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Commission publishes expanded Transpower reasons

Issued 17 February 2006/100

Commission publishes expanded Transpower reasons

The Commerce Commission has published an expanded version of its reasons for its intention to declare control of the electricity transmission services supplied by Transpower New Zealand Limited.

The Commission has consulted with Transpower about the status of information in the original paper that was being treated as confidential. The Commission has reached a decision that only certain parts of that material are confidential and, as such, has today released an updated version of the document containing those parts that are in the public interest and are not commercially sensitive.

In reaching its decision to publish certain material the Commission has balanced the public interest with the commercial prejudice that might be placed upon Transpower and has then decided on exactly what to publish.

The Commission’s reasons for its intention to declare control of Transpower can be viewed on the Commission’s website www.comcom.govt.nz.

Background

Part 4A of the Commerce Act came into effect on 8 August 2001 and, among other things, requires the Commission to implement a targeted control regime for the regulation of 28 electricity distribution businesses and the state-owned transmission company, Transpower.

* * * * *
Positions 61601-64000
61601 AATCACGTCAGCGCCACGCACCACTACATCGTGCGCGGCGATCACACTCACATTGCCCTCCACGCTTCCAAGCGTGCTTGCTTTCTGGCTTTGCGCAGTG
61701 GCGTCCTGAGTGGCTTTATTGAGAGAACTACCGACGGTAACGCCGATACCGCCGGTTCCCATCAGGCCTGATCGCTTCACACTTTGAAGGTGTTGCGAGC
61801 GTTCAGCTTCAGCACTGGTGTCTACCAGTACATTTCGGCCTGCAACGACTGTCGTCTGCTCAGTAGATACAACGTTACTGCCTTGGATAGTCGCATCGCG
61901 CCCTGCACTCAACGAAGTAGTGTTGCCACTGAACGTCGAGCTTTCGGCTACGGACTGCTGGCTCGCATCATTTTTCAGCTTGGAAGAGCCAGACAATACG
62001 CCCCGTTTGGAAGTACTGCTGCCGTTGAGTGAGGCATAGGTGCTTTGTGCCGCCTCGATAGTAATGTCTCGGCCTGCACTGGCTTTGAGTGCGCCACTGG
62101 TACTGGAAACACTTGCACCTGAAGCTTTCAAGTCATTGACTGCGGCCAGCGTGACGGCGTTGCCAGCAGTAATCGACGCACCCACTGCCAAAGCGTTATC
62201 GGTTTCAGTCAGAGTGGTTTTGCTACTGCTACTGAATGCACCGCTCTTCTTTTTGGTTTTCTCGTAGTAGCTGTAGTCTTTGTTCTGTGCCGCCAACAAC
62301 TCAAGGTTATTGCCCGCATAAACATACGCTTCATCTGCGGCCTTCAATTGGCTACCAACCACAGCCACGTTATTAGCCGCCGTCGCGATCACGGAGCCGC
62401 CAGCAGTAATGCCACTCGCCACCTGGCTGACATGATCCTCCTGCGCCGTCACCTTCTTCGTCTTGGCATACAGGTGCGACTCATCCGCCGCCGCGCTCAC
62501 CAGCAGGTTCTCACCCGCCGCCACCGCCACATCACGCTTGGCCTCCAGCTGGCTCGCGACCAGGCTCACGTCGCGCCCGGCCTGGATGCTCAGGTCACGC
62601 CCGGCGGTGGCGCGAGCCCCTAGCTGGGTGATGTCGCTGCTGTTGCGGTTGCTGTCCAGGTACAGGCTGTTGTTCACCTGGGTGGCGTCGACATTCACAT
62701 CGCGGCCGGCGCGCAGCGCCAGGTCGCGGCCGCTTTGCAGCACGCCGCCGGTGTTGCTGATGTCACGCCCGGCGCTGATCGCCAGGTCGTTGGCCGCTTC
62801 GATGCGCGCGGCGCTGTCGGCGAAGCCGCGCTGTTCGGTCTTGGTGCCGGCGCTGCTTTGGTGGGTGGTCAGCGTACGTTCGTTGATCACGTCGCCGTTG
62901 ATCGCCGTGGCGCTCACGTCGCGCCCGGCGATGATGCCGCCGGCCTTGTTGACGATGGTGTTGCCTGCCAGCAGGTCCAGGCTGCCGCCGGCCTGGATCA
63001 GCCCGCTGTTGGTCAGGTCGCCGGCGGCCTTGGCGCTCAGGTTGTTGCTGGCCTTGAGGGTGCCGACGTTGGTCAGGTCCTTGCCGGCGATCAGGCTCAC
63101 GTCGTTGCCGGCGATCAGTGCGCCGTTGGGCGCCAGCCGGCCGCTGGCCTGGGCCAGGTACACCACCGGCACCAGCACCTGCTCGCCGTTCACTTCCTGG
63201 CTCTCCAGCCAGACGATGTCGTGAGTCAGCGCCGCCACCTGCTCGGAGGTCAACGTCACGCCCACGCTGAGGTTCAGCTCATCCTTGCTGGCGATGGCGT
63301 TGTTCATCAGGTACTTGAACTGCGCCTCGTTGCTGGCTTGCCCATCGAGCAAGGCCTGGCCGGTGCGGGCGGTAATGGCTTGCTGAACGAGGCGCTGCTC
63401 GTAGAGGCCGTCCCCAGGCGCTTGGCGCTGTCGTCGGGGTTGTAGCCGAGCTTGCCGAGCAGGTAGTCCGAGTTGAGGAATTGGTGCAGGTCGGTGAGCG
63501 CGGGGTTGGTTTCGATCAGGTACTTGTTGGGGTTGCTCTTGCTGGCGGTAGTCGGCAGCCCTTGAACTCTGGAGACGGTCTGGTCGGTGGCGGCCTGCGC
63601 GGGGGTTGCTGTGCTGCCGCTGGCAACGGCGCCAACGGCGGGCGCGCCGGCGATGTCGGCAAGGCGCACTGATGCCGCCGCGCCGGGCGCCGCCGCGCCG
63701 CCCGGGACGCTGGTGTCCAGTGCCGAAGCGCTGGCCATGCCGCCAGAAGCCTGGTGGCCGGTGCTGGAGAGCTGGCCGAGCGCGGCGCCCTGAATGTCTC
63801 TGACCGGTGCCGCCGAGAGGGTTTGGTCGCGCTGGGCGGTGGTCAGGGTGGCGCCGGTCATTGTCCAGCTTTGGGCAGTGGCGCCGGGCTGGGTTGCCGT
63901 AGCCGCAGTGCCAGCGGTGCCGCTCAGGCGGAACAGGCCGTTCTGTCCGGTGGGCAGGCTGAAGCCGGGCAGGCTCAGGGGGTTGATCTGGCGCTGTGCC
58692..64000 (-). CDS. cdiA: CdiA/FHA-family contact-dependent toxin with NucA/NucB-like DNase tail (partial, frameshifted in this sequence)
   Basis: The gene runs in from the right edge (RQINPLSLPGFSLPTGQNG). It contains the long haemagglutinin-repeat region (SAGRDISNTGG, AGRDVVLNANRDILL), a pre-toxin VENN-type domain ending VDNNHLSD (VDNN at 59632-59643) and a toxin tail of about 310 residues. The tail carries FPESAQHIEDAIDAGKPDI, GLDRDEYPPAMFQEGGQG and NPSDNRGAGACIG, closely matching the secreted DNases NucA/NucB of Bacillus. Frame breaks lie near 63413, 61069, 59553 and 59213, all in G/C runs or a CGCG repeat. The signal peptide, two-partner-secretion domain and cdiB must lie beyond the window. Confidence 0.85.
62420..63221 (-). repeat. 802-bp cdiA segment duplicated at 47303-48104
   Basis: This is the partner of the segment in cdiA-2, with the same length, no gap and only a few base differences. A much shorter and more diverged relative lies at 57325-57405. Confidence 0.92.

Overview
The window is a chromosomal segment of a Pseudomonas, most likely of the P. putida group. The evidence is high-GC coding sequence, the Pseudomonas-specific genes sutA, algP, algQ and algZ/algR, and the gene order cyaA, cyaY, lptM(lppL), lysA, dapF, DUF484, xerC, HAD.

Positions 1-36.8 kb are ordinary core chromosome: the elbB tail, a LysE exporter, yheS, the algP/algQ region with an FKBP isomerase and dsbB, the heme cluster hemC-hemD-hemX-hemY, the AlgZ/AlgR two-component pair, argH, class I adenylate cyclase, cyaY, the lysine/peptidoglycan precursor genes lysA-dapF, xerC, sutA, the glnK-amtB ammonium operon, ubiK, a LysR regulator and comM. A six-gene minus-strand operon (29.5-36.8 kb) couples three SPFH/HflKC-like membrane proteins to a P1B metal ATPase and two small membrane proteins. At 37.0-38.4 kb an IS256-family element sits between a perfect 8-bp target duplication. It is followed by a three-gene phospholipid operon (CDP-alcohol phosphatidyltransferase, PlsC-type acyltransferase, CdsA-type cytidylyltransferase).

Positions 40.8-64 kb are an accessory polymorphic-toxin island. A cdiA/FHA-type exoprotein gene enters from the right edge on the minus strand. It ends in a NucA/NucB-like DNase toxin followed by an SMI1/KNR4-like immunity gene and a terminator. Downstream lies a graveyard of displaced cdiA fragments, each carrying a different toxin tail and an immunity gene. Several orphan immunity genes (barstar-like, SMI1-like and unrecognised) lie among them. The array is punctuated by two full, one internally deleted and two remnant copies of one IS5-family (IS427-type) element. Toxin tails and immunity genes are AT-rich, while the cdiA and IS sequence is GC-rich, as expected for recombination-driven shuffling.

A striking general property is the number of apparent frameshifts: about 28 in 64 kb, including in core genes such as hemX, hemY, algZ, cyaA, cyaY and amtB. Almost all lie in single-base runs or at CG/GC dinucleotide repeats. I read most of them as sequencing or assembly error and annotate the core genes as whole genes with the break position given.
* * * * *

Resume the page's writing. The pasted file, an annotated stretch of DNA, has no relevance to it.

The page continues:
The purpose of the targeted control regime is:

to promote the efficient operation of markets directly related to electricity distribution and transmission services through targeted control for the long-term benefit of consumers by ensuring that suppliers–
(a) are limited in their ability to extract excessive profits; and
(b) face strong incentives to improve efficiency and provide services at a quality that reflects consumer demands; and
(c) share the benefits of efficiency gains with consumers, including through lower prices.

The targeted control regime comprises a number of distinct elements: setting thresholds; assessment and identification; post-breach inquiries (and administrative settlements); and control.

Since the regime was implemented the Commission has twice published its intention to declare control, of Unison Networks’ electricity distribution services in September 2005 and of Transpower’s transmission services in December 2005. The Commission originally published its reasons for its intention to declare control of Transpower’s transmission services in January 2006.

If the Commission makes a declaration of control it can relate to all or some of the services provided by the controlled business. The Commission can then set rules—termed an "authorisation"—governing the prices and revenue of those controlled services for up to five years.

While the business may face penalties if it does not comply with those rules, it can otherwise continue to operate normally.

Furthermore, control is not intended to compensate consumers for any past overcharging that may have taken place. Rather, it is intended to put in place constraints on the controlled business’s future performance.

ENDS

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